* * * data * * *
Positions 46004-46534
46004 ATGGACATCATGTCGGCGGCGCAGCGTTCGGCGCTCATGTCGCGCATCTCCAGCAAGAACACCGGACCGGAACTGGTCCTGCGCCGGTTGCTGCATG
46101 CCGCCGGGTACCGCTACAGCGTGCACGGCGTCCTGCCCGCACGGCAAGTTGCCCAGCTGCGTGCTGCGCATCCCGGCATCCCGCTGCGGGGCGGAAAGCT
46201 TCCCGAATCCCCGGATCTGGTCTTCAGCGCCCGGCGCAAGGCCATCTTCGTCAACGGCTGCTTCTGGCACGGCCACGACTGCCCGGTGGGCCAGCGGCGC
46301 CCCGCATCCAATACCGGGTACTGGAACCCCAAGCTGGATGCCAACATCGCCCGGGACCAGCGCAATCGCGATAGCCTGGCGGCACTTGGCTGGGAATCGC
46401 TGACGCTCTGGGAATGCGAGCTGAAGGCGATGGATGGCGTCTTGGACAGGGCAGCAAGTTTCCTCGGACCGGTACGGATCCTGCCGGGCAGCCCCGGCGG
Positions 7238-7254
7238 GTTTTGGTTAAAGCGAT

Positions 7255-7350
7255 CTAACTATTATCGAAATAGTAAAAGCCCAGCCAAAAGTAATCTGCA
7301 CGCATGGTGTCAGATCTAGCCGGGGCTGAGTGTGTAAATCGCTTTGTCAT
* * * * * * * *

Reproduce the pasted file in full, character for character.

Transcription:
Positions 46004-46534
46004 ATGGACATCATGTCGGCGGCGCAGCGTTCGGCGCTCATGTCGCGCATCTCCAGCAAGAACACCGGACCGGAACTGGTCCTGCGCCGGTTGCTGCATG
46101 CCGCCGGGTACCGCTACAGCGTGCACGGCGTCCTGCCCGCACGGCAAGTTGCCCAGCTGCGTGCTGCGCATCCCGGCATCCCGCTGCGGGGCGGAAAGCT
46201 TCCCGAATCCCCGGATCTGGTCTTCAGCGCCCGGCGCAAGGCCATCTTCGTCAACGGCTGCTTCTGGCACGGCCACGACTGCCCGGTGGGCCAGCGGCGC
46301 CCCGCATCCAATACCGGGTACTGGAACCCCAAGCTGGATGCCAACATCGCCCGGGACCAGCGCAATCGCGATAGCCTGGCGGCACTTGGCTGGGAATCGC
46401 TGACGCTCTGGGAATGCGAGCTGAAGGCGATGGATGGCGTCTTGGACAGGGCAGCAAGTTTCCTCGGACCGGTACGGATCCTGCCGGGCAGCCCCGGCGG
Positions 7238-7254
7238 GTTTTGGTTAAAGCGAT

Positions 7255-7350
7255 CTAACTATTATCGAAATAGTAAAAGCCCAGCCAAAAGTAATCTGCA
7301 CGCATGGTGTCAGATCTAGCCGGGGCTGAGTGTGTAAATCGCTTTGTCAT